Wednesday, March 19, 2014

Innumeracy and Immorality

Is it immoral to trade with someone who doesn't know how to count to ten?

For members of the Pirahã tribe, this isn't an idle thought experiment. The Pirahã language lacks words for numbers (Wiki page here). They have vague words for "few" and "many", but this does not allow them to add two and two.

An oddity, this lil' Amazonian tribe is a trove for linguists. But it also challenges moral intuitions about the gains from trade. Everything else is there: there appears to be no evidence that the linguistic quirks reduces their ability to adjudge subjective value. But can prices do that voodoo what they do do so well if they're effectively written in alien Futurama scrawl? Is there a conventional capacity to exchange if there's no meeting of the minds on the terms of trade? Pirahã is monolinguistic, the numeracy problem appears to be intractable.

This question might seem like navel-fluff-rolling armchair moral economics, but consider that the US's own Uniform Commercial Code (which is actually not Federal law, but rather 50 separate state laws, plus similar codes for DC and the territories, and also some [all?] of the Indian Nations) treats minors as non-contracting entities. With a few exceptions, a contract with a minor is avoidable. If you sign up for a lifetime membership with a record club when you're sixteen and decide the following year you've had enough, you're protected under the UCC from civil penalties (nb, this is NOT legal advice, it's my murky lower-division recollections of my undergraduate business law class. For actual legal advice, contact an attorney). But the same elementary intuition applies: kids are too dumb to make decisions they'll have to carry around for the rest of their lives, so we don't make them accountable until a "reasonable" age.

Does any of this mean that the axiom of exchange is violated when trading with kids or the Pirahã? Does the willingness to trade no longer signal economic efficiency in these cases? And if so, what is the appropriate remedy? Thanks to the evident impossibility of Pirahã tribe members gaining numeracy, what does this imply about their market autonomy?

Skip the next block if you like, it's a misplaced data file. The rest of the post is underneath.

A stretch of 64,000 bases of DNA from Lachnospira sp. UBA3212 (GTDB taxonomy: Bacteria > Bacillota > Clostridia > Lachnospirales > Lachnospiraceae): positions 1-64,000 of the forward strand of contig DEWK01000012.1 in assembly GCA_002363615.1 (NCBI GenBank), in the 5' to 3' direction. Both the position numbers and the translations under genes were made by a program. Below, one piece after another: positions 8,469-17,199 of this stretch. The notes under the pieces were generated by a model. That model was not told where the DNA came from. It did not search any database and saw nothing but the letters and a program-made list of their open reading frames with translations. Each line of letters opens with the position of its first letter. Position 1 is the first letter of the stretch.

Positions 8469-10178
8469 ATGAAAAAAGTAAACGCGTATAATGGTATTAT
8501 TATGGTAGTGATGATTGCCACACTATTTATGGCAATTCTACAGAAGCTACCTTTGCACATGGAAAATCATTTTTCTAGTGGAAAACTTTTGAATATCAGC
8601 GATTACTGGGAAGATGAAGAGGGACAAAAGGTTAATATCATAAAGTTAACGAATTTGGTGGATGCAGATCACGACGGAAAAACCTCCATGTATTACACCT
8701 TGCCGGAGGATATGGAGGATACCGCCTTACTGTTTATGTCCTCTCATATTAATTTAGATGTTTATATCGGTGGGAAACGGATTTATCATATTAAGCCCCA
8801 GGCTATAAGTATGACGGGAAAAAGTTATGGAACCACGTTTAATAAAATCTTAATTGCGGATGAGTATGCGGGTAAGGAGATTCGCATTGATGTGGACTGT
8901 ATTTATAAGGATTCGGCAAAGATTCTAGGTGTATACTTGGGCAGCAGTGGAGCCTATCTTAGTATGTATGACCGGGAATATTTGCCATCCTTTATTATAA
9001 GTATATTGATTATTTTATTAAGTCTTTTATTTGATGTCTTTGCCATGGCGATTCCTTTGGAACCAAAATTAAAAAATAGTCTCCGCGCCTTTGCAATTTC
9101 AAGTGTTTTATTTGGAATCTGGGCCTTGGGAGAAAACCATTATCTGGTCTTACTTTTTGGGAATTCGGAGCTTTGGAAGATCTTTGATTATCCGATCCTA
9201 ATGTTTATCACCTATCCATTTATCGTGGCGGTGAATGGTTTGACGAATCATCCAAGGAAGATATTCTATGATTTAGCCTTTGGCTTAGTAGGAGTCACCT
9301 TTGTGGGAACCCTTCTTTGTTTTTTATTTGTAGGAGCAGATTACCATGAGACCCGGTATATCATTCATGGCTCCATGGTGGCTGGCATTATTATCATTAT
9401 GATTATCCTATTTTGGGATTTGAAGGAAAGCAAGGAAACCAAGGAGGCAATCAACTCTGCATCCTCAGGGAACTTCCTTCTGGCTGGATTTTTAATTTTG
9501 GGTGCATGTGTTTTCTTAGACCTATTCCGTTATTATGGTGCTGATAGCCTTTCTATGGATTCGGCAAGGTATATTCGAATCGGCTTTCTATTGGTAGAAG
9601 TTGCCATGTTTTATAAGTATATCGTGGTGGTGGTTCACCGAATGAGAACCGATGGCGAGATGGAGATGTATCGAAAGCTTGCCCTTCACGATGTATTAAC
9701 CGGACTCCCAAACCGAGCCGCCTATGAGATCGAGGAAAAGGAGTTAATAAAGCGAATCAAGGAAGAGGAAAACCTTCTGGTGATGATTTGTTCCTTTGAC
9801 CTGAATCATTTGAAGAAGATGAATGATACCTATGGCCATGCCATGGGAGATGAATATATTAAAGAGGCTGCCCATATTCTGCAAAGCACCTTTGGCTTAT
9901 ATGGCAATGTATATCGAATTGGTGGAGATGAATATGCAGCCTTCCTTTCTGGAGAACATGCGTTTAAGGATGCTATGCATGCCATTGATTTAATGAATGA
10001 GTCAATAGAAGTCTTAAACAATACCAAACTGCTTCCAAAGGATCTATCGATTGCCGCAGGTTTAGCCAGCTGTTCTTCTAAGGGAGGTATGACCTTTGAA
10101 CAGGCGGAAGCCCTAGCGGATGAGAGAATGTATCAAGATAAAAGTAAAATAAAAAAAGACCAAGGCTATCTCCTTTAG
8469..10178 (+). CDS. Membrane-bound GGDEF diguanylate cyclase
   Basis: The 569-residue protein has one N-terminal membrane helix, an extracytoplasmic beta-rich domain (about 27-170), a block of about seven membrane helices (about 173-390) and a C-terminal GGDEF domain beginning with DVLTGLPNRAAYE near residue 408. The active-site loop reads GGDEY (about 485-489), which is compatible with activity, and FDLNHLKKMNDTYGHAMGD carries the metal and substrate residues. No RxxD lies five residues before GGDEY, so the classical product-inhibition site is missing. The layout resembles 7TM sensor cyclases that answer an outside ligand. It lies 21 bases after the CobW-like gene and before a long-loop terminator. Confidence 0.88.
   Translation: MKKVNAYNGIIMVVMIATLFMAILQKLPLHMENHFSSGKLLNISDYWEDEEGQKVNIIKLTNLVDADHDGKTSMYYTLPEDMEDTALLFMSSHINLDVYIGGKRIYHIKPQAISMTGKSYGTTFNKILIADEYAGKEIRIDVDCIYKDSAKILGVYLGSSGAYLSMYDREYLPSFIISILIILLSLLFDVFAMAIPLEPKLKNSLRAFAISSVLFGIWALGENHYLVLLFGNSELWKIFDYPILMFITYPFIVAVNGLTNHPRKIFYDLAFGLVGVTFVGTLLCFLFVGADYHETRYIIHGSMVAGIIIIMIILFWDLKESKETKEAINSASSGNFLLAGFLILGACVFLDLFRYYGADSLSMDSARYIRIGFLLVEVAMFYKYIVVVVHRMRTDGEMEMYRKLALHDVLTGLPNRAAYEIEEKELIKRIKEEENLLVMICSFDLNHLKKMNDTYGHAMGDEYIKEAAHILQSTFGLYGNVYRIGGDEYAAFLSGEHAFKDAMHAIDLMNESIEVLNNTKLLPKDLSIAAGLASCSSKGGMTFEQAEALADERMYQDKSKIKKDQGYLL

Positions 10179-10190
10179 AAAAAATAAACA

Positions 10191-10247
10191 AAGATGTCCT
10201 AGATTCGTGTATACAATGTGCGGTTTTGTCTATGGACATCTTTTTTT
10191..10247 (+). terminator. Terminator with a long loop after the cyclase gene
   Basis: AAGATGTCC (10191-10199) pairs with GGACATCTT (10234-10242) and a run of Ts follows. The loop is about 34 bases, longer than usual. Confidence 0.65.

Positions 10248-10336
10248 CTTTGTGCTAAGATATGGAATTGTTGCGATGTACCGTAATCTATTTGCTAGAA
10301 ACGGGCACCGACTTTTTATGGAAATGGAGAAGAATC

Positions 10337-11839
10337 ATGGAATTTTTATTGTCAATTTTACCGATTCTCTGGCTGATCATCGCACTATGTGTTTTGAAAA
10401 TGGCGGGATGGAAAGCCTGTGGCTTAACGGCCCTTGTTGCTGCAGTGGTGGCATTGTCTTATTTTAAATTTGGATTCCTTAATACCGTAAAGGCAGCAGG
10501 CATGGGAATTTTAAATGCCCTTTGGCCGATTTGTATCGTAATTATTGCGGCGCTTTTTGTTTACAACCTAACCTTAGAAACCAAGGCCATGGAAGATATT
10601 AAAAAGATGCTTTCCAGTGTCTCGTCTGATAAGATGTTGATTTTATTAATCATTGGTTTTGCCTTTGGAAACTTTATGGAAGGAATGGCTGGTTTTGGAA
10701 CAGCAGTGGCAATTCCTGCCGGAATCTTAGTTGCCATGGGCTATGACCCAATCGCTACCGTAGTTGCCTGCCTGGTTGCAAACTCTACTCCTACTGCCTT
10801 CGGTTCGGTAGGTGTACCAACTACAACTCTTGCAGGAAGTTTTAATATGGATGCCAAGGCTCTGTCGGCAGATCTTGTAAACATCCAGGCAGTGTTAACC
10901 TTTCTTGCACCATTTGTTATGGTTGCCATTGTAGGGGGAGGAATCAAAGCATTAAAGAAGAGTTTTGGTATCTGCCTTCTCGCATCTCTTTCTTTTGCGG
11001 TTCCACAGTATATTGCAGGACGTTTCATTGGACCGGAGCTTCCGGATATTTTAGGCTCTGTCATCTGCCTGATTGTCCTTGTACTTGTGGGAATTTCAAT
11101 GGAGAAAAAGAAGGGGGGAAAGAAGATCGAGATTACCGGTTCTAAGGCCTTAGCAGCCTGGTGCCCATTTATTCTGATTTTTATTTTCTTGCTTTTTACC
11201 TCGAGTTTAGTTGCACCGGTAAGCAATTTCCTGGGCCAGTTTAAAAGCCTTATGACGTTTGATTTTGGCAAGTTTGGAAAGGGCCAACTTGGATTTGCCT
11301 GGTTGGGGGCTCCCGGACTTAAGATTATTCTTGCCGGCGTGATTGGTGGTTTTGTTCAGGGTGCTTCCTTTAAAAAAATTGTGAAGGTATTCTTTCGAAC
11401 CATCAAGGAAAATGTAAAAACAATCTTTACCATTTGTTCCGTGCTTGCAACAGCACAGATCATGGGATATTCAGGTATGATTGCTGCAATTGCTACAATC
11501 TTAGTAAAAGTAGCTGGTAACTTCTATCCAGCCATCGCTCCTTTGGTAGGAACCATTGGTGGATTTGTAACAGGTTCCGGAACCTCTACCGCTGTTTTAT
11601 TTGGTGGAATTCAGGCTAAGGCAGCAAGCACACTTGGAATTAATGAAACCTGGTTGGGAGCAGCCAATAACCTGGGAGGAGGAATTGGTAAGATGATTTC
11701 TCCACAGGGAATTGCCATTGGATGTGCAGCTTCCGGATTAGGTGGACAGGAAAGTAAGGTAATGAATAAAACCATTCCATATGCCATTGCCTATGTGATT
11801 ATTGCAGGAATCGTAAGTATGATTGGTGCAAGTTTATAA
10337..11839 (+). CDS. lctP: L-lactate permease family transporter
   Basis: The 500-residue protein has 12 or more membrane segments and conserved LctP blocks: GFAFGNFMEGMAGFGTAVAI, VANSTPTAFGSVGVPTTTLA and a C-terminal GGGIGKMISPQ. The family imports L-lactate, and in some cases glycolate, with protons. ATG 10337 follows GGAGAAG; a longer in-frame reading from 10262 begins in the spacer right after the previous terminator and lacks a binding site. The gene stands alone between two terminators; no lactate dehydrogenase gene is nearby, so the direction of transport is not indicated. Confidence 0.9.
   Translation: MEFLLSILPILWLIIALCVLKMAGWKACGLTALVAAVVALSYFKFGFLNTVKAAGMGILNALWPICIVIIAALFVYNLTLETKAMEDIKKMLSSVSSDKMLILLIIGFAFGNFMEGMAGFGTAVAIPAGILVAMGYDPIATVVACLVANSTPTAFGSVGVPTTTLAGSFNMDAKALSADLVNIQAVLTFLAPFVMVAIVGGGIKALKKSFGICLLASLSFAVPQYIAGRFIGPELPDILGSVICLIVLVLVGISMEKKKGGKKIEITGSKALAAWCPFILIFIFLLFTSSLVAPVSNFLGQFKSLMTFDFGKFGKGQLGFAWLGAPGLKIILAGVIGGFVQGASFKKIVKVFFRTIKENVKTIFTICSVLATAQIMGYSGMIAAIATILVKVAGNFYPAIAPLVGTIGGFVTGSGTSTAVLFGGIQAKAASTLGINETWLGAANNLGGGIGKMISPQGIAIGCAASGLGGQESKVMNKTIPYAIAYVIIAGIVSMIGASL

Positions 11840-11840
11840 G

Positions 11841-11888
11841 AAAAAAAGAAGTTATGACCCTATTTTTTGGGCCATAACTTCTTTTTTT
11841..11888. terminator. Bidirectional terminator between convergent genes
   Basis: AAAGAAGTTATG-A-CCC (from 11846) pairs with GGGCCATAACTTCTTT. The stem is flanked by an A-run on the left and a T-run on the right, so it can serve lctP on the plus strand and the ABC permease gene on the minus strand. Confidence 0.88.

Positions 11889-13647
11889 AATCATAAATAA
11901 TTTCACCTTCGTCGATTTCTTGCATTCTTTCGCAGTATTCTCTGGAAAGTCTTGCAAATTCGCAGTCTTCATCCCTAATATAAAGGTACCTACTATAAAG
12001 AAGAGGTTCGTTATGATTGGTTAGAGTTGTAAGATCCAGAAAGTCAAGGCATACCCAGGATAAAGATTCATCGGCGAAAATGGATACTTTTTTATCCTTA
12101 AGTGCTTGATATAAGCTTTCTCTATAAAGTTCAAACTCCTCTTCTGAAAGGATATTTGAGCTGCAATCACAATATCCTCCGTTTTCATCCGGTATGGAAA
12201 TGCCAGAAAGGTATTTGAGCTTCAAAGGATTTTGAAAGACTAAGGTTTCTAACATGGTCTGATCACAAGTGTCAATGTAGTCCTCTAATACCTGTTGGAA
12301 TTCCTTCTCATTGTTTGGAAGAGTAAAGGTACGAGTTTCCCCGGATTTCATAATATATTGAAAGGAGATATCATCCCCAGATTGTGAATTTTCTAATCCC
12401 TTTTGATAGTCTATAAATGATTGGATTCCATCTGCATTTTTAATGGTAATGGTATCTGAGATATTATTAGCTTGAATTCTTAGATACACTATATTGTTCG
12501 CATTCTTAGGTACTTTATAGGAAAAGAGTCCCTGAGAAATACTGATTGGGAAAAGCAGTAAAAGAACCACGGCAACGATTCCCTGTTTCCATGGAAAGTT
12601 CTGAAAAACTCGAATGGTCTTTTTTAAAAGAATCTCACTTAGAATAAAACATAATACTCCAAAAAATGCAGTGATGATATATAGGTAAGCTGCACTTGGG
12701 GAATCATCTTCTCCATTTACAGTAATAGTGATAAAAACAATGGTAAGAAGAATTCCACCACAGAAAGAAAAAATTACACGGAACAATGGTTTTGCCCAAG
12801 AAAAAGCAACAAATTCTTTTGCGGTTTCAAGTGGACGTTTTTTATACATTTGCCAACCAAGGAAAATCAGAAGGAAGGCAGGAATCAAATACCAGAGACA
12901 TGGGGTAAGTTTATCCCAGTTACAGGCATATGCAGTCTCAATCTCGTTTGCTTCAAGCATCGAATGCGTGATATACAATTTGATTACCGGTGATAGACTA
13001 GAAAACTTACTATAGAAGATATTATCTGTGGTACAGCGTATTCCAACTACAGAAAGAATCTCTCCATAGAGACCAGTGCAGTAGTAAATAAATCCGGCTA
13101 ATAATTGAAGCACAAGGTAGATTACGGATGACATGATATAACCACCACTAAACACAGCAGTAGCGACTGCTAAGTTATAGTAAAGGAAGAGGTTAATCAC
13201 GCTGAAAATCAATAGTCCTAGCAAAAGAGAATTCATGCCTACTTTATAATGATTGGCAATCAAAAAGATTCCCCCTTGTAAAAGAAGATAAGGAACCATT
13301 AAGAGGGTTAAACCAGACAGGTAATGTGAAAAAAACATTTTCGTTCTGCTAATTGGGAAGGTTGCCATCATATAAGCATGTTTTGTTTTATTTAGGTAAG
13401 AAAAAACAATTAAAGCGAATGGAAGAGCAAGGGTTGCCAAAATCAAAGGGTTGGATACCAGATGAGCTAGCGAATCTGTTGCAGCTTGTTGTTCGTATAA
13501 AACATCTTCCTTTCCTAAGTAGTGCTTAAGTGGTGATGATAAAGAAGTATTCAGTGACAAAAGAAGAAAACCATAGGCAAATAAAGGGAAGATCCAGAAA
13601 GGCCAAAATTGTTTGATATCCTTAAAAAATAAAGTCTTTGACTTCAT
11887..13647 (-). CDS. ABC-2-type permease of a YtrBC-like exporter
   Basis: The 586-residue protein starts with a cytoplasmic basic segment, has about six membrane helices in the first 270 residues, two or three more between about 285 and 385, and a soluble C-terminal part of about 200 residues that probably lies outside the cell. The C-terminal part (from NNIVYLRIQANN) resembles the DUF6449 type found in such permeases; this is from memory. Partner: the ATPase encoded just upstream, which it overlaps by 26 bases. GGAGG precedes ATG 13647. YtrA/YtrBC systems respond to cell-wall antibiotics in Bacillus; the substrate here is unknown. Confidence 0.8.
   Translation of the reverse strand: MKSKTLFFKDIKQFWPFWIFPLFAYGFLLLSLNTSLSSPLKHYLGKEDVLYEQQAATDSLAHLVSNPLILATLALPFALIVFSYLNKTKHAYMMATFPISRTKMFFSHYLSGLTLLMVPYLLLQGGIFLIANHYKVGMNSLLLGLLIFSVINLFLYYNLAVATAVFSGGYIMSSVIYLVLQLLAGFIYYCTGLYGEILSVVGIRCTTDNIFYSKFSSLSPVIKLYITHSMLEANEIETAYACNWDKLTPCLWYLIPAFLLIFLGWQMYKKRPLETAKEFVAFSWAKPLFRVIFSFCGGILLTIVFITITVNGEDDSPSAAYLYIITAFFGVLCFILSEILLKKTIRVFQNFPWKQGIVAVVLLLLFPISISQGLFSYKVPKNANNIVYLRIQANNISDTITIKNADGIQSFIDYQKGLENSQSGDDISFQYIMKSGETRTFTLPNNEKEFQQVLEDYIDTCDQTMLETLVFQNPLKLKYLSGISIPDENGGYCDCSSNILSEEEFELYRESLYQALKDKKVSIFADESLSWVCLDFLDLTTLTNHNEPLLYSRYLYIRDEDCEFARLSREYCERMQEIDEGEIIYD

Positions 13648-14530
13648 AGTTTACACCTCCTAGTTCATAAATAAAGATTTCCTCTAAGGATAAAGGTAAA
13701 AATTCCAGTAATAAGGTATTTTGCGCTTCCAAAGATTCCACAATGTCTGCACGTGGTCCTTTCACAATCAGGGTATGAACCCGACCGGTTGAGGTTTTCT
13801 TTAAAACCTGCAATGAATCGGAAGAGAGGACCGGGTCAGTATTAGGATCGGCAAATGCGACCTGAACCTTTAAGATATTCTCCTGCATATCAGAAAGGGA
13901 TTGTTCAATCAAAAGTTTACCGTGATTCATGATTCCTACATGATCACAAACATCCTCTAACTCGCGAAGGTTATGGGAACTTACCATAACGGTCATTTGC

And if basic numeracy is declining in the bottom quintile, what does this imply about marginal autonomy in the secular West? What alternative institutions are available to address these issues?

As usual, there are no solutions, only tradeoffs. How much coercion is appropriate to ensure individual autonomy?


  1. So, is barter euvoluntary? This many in exchange for that many?

    1. The counting ability tests were interesting. The experimenters used piles of batteries to determine what the words for "few" and "many" meant. The tribe members were able to easily judge relative quantities, but had a hard time recalling what was there once it was removed from view. It's as if they never developed the ability to abstract, which is, evidently, an important part of being able to do arithmetic.

      I suppose spot trades would be more euvoluntary if it was "these things for those things" with both piles of things in plain view.

      Hard to know without more field experimentation though.

    2. Have you ever read the book Number by Tobias Dantzig? He goes through the history of the concept and talks about how before we had numbers, we had a lot of words for specific numbers of specific things. Do you know if these guys have that? Or do they not even have that level of specificity?

    3. The paper I linked seems to suggest two things: a) they have an idea of relative quantities and b) it doesn't appear to be abstract at all.

      My hunch: quantitative thinking is just not salient for them, so they don't bother ever developing those cognitive faculties.

      But like I said, more research is probably a good idea.


Do you have suggestions on where we could find more examples of this phenomenon?